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No decline in high patient satisfaction after total hip arthroplasty at long-term follow-up

  • P. P. Schmitz
  • J. L. C. van Susante
  • A. Hol
  • R. Brokelman
  • C. J. M. van LoonEmail author
Original Article • HIP - ARTHROPLASTY

Abstract

Introduction

Patient satisfaction is gaining popularity as an important outcome parameter in today’s healthcare system and in particular in evaluating the outcome of joint arthroplasty. Total hip arthroplasty (THA) is a very successful procedure with reports on high patient satisfaction at short-term follow-up. Commonly used clinical outcome parameters remain good at long-term follow-up; however, whether this also accounts for patient satisfaction remains unclear. This study presents a prospective follow-up of patient satisfaction after THA, and a possible correlation with common outcome parameters was established.

Methods

This study entails a concise follow-up of an earlier study on patient satisfaction 2.5 years after THA. Patient satisfaction was repeatedly measured with a visual analogue scale (VAS) after a mean follow-up of 13.5 (12.6–14.2) years in a prospective cohort of 147 patients (153 THAs). In addition, VAS pain and common clinical outcome parameters (WOMAC, OHS and SF-36) were also reassessed and were compared with short-term results after a mean follow-up of 2.5 (1.3–3.0) years.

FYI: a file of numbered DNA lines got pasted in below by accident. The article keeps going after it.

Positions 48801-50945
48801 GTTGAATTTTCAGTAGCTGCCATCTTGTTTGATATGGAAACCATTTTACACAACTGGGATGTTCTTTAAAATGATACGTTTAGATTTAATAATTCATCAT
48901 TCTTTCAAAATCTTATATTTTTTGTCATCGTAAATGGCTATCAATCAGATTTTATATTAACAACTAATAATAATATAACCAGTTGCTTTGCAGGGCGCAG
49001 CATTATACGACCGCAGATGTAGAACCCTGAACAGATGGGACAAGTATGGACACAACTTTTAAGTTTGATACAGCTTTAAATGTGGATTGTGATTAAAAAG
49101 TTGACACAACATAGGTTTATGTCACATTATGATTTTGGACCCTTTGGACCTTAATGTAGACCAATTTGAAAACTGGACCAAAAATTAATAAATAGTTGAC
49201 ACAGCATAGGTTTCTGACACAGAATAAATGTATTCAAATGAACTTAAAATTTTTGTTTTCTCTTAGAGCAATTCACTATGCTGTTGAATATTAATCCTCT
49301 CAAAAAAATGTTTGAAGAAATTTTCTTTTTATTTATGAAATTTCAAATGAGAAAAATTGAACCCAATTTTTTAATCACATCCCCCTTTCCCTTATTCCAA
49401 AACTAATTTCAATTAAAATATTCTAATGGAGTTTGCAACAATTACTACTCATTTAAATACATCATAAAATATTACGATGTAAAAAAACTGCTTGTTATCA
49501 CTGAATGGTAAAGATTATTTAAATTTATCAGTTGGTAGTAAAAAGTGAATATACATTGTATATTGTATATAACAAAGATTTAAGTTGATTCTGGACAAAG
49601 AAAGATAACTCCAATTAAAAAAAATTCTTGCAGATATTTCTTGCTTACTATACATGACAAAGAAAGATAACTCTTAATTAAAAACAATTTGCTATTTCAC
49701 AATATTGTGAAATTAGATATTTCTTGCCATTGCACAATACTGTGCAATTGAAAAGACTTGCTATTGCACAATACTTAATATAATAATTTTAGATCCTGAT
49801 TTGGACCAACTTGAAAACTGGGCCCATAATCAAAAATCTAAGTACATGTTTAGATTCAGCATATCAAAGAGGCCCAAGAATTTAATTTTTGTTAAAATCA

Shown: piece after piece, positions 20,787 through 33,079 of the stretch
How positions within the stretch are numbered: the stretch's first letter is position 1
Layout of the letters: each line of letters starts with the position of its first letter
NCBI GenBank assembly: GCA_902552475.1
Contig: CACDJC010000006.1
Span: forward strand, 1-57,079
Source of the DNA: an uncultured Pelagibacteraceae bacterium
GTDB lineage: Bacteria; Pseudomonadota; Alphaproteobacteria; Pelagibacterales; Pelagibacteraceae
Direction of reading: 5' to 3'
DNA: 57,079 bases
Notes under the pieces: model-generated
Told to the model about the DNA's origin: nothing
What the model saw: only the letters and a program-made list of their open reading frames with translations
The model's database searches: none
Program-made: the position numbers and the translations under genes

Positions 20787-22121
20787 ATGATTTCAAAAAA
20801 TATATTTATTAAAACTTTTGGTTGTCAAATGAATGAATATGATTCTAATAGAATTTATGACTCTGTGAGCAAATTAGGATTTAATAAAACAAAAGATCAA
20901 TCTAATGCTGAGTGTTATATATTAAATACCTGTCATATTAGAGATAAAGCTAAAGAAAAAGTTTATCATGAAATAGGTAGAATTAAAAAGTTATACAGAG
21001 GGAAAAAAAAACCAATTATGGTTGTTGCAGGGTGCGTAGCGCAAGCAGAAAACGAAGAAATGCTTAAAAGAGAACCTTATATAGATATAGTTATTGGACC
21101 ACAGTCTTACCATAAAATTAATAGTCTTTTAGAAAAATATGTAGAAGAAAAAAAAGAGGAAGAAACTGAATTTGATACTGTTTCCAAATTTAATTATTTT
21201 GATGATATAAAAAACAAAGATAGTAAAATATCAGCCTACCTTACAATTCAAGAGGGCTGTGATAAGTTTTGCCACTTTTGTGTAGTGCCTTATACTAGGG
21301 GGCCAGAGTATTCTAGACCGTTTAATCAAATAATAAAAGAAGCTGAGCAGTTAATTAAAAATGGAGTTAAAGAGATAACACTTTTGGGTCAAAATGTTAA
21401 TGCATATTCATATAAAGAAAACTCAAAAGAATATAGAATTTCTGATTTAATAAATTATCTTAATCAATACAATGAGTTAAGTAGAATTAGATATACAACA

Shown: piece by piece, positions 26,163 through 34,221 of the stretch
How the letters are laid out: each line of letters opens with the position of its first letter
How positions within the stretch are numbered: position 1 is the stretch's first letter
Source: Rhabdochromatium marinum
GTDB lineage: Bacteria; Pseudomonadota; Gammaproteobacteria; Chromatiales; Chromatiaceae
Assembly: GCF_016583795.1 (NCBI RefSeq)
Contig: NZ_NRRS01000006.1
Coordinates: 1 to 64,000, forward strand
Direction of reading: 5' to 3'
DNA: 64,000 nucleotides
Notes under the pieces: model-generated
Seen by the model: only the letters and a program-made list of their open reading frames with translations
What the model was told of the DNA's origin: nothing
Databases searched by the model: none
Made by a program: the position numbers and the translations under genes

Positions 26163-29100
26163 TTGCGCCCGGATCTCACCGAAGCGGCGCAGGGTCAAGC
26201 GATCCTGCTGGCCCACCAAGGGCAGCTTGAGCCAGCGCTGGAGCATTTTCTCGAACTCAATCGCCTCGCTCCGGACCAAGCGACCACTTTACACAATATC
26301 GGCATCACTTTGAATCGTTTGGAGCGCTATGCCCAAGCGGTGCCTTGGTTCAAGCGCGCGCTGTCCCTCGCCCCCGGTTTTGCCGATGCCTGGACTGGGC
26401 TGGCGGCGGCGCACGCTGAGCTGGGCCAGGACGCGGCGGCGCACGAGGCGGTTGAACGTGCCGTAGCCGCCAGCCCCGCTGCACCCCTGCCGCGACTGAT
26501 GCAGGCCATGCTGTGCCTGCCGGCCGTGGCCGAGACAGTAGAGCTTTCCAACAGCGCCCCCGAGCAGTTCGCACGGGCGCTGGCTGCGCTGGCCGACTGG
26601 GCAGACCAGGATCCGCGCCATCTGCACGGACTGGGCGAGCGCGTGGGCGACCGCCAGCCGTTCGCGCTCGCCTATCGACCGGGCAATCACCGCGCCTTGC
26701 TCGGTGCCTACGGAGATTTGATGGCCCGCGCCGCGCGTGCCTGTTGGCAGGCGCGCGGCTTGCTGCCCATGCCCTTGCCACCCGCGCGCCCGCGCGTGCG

Results

At a follow-up of 13.5 (12.6–14.2) years, the median VAS for satisfaction was 95 (26–100) compared to a median VAS satisfaction of 98 (0–100) at earlier follow-up (p = 0.781). Overall, the clinical outcome parameters also remained good at long-term follow-up without significant changes. However, a rather low correlation with VAS satisfaction was encountered. Pain during activity showed the highest correlation (− 0.686) with VAS satisfaction.

Conclusion

Patient satisfaction after THA remains high after prolonged follow-up. Apparently patients do not get used to the successful results of their THA. A rather low correlation with common clinical outcome parameters suggests that patient satisfaction is a separate entity. Since patient satisfaction correlated best with pain during activity, this is probably the most important aspect in patient satisfaction. Measurement of patient satisfaction has additional value and may even replace some of the more commonly used questionnaires.

Keywords

Patient satisfaction Long term Total hip arthroplasty VAS 

Notes

Compliance with ethical standards

Conflict of interest

All authors declare that they have no conflict of interest.

Ethical standard

The procedures followed were in accordance with the ethical standards of the institutional and/or research committee and with the 1964 Helsinki Declaration and its later amendments.

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Copyright information

© Springer-Verlag France SAS, part of Springer Nature 2018

Authors and Affiliations

  • P. P. Schmitz
    • 1
  • J. L. C. van Susante
    • 1
  • A. Hol
    • 1
  • R. Brokelman
    • 2
  • C. J. M. van Loon
    • 1
    Email author
  1. 1.Department of OrthopedicsRijnstate HospitalArnhemThe Netherlands
  2. 2.Department of OrthopedicsDeventer HospitalDeventerThe Netherlands

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